The sum mentioned above of the input tax credit is applied to the registered person’s output tax obligation for the month in which the details are provided – Rule 37(2) of the CGST and SGST Rules, 2017. The registered person is responsible for paying interest at the rate made aware under section 50(1) of the CGST Act for the period beginning on the date of crediting such supplies. It is valid until the date when the sum added to the output tax obligation as discussed above is paid, according to Rule 37(3) of the CGST and SGST Rules, 2017.

Payment is considered received if the amount paid by the person receiving on behalf of the seller is added to the value for GST payment –

Section 15(2)(b) of the CGST Act, the sum of money which the seller is required to pay in connection with such supply was paid by the person receiving the supply and was not included in the price paid or due for the supply, it is considered to have been received.

Because only the ‘amount’ paid by the receiver on behalf of the provider is included, this cannot encompass free inputs or services provided by the recipient. This would only be true if the provider had a contractual obligation to make such supplies. However, if the sum was a contractual duty of the supplier that was paid on his behalf by the receiver, it will be included in ‘value’ for the purpose of GST payment.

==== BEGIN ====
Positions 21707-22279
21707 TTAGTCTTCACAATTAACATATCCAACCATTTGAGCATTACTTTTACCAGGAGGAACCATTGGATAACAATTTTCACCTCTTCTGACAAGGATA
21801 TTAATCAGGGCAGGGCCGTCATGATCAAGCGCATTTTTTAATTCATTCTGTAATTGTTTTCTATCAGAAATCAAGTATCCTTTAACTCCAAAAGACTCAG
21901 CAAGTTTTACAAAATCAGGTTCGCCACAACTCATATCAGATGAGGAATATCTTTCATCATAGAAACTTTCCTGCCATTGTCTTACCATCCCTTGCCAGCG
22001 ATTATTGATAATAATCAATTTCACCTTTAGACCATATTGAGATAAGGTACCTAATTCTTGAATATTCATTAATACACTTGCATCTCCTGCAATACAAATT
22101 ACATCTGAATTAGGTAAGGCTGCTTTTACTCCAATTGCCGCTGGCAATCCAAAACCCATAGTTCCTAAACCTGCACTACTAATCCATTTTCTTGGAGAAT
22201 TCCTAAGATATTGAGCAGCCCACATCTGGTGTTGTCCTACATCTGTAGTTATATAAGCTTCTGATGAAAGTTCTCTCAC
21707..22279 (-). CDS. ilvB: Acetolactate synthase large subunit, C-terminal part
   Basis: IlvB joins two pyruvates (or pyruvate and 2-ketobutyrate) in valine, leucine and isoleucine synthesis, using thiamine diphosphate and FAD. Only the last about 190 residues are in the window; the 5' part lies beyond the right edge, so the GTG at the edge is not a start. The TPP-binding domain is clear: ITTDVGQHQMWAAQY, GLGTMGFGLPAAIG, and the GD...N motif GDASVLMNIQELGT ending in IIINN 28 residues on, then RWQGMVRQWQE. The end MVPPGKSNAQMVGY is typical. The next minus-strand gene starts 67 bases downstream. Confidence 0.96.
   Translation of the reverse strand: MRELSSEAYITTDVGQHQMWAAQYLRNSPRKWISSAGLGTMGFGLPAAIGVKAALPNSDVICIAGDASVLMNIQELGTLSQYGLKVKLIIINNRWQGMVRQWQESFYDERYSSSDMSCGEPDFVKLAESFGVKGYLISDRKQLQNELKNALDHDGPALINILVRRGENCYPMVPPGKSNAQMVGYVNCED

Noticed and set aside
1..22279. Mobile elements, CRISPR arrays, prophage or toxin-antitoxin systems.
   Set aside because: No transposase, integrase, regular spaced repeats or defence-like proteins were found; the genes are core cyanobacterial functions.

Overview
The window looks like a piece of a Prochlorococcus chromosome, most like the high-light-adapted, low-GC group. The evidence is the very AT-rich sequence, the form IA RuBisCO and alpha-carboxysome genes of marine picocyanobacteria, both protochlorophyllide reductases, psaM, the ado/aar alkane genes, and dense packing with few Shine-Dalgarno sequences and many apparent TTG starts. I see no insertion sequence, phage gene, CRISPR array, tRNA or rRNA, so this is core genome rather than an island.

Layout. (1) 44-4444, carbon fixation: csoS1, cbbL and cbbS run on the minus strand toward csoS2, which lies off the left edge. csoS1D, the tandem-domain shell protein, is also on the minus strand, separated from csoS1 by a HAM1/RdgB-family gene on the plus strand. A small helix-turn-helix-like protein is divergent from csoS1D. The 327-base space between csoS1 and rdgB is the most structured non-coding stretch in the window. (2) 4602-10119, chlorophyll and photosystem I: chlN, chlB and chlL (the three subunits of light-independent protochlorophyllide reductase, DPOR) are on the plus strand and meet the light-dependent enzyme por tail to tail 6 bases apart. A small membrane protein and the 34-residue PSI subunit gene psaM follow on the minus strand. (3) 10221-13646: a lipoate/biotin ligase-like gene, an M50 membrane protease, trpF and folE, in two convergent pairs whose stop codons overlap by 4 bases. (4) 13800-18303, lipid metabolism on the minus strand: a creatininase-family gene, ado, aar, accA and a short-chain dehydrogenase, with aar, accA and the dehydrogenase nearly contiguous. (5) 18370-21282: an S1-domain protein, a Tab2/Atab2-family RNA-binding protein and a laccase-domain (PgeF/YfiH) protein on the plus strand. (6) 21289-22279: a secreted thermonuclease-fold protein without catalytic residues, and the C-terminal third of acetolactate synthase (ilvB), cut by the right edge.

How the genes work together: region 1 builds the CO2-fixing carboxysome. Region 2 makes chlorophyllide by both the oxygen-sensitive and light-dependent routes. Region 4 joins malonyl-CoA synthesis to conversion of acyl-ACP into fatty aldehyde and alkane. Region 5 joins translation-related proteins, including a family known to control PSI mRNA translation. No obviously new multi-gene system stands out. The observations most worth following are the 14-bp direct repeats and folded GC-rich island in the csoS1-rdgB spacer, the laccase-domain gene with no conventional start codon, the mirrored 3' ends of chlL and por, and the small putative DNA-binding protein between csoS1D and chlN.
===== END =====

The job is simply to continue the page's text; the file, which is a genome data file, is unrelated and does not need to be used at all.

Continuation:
Even though the value of this amount is addable, the recipient will not pay for it. In most cases, if the receiver does not pay, the proportionate input tax credit must be revoked under section 16(2) of the CGST Act. However, it will be assumed that the money has been received in such circumstances. As a result, there will be no need to reverse the proportional input tax credit – the second proviso to rule 37 of the CGST Rules, effective June 13, 2018.

Even though the regulation does not expressly state so, this second proviso should take effect immediately.